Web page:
The development company points out that they are also giving back to Londoners in the form of public open spaces, access to the refurbished power station and its shops, restaurants, events venues and the jobs those will bring, not to mention the new Tube station.

Model of the Battersea Power Station redevelopment (photo: Frances Anderton.)
Model of the Battersea Power Station redevelopment shows residential blocks by Norman Foster (far left) and Gehry Partners, (photo: Frances Anderton.)

Then there are those who say the master plan — by New York-based Rafael Viñoly — has packed too much development around the station and that its finger-like blocks by designers with very different voices adds up to a petting zoo of architects that lacks unity.

Monaghan says the mix has the potential to be very exciting but that, right now, “it’s quite a hodgepodge when you walk around. And I think it’s going to be hard to know whether or not it would have been better to do a master plan, where everything was more coherent and homogenous, or whether in time it’s going to be rather good making all the buildings rather different. I think the latter.”

He adds, “the thing that should tie it together is the landscaping and the park and the streets. And if they’re good, I think it will work.”

Battersea Power Station, currently undergoing a restoration costing more than $1 billion (photo: Frances Anderton.)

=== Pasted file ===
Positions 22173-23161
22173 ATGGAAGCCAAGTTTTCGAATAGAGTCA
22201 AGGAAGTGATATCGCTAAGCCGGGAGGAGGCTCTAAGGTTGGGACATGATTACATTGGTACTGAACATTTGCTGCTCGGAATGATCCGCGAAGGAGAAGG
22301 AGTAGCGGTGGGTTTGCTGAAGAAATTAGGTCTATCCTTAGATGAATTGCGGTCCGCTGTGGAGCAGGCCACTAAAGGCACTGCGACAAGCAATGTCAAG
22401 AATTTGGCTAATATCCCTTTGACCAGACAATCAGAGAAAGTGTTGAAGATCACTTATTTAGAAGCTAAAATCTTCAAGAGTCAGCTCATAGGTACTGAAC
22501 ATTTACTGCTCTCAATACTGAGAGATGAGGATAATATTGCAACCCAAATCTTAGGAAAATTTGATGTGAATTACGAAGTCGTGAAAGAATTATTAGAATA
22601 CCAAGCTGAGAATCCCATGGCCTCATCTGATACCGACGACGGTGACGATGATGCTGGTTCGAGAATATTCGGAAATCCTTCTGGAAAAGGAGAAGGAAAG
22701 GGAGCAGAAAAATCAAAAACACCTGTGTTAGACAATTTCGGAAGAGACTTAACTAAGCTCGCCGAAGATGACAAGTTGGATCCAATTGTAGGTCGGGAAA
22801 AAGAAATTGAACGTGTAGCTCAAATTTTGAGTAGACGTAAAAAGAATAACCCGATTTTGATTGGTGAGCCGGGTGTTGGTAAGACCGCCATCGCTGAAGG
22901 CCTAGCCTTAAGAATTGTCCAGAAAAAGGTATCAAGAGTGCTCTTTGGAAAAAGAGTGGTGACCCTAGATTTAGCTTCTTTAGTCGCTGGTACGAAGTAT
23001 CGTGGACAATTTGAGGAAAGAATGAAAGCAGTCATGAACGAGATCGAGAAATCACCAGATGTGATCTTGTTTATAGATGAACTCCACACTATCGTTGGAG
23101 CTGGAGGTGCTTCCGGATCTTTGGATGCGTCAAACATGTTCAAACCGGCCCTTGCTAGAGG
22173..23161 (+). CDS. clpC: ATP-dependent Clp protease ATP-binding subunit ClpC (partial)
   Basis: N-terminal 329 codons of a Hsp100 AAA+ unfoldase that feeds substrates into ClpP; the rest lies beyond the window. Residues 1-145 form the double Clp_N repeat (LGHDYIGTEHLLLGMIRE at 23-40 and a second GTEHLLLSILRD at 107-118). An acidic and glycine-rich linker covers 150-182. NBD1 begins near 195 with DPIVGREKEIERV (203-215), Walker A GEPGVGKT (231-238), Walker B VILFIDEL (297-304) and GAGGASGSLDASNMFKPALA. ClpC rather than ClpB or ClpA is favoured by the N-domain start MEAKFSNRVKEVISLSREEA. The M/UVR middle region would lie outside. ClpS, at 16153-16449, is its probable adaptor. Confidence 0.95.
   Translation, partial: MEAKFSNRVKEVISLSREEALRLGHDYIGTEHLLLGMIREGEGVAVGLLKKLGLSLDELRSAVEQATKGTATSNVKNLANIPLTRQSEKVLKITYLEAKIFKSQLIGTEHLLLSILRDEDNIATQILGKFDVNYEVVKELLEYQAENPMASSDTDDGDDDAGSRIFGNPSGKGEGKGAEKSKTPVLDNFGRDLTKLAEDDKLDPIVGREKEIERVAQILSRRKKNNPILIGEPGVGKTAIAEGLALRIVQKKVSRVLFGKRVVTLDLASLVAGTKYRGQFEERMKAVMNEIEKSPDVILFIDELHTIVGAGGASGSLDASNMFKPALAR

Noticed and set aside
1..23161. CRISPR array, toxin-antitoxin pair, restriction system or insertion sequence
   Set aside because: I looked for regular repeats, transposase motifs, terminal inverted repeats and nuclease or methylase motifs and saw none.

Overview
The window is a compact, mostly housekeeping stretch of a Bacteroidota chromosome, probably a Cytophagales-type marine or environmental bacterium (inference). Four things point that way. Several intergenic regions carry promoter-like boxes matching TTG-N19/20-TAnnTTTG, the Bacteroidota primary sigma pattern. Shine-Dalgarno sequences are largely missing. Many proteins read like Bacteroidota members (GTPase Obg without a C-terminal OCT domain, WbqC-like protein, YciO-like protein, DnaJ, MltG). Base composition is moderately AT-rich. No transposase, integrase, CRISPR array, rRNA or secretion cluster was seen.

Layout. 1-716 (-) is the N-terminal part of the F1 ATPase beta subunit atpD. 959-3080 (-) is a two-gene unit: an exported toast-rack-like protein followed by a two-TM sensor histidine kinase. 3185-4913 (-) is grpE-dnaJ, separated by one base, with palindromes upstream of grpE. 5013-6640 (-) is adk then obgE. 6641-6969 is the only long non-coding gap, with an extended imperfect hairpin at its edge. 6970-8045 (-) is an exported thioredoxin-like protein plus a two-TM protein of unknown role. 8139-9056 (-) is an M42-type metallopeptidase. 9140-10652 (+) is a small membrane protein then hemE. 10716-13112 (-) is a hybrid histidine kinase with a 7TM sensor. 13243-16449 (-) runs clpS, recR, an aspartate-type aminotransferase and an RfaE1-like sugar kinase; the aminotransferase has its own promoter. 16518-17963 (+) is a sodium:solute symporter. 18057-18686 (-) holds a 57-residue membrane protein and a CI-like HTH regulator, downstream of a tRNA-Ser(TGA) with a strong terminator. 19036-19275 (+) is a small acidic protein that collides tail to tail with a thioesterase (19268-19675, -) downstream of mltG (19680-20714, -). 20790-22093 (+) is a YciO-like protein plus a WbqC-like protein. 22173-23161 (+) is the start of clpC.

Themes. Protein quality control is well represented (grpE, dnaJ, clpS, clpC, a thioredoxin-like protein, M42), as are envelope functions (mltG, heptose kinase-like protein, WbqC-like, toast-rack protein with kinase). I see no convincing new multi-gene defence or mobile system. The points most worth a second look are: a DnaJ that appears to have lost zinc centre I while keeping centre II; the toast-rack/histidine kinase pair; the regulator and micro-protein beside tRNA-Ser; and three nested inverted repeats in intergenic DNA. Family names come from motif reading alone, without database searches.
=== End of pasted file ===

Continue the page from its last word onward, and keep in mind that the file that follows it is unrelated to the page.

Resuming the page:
Battersea Power Station, currently undergoing a restoration costing more than $1 billion (photo: Frances Anderton.)

Design critic Jonathan Glancey has reservations. “The scheme overall is glossy, glitzy, bling and it owes as much to old London as a Cadillac,” he told DnA. “This is a slice of America in terms of branding, corporatism, finance, capitalism… What about a city for local people? What about a Battersea power station surrounded by homes for Londoners or people who come to live in London, not billionaires coming to buy apartments as investments?”

For Monaghan, the boost the project gives to a formerly rundown neighborhood should not be underestimated. “I think the opportunity to see the old Palace Station the way it’s been restored beautifully will be very special. You’ve got Battersea Park next to it as well — which is one of London’s great hidden parks. I think it’s going to be a whole new quarter of London. I didn’t think we could have another one. We had the Olympic Village, which happened eight years ago, and now we have got this gigantic area of regeneration. It’s a terribly exciting time to be in London.”

View of the towers from from inside the Battersea Power Station, currently stripped back for full restoration photo: Frances Anderton.)
View of the towers from from inside the Battersea Power Station, currently stripped back for full restoration (photo: Frances Anderton.)